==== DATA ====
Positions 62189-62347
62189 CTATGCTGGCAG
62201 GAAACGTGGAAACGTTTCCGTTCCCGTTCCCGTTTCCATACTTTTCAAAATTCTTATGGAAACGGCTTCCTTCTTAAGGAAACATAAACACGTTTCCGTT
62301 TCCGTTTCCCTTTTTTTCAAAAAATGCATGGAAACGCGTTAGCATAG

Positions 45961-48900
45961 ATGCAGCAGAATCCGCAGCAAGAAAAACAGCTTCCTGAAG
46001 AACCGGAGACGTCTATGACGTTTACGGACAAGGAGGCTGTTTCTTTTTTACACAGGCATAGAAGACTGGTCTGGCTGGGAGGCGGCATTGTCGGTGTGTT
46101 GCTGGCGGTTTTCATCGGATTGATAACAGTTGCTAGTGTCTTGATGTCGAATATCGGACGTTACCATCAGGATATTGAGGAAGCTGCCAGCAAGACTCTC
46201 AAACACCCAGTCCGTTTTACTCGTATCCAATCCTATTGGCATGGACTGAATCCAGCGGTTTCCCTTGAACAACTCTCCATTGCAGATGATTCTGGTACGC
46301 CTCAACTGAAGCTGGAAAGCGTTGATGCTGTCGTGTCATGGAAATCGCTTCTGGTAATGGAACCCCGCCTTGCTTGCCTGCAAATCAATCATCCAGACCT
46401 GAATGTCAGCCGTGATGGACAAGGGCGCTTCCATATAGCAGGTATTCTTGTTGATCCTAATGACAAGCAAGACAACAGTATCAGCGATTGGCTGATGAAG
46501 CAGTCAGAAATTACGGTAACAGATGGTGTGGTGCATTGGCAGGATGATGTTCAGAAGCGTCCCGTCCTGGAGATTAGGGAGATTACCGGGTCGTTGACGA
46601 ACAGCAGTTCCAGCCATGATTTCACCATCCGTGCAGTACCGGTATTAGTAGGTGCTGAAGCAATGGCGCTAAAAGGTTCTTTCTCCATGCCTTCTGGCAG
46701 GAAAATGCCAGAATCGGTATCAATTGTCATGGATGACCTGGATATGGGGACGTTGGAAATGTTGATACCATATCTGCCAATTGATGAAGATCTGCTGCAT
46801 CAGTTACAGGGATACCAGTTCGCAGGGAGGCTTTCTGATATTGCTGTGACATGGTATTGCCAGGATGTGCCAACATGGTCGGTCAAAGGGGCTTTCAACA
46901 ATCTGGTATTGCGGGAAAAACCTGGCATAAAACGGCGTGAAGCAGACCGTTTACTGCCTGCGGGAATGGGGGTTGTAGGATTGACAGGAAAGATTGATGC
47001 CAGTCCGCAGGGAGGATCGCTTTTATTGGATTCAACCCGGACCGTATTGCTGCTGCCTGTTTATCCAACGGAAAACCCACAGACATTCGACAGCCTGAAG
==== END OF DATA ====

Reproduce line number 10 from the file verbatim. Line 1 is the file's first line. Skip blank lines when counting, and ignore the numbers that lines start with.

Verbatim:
46301 CTCAACTGAAGCTGGAAAGCGTTGATGCTGTCGTGTCATGGAAATCGCTTCTGGTAATGGAACCCCGCCTTGCTTGCCTGCAAATCAATCATCCAGACCT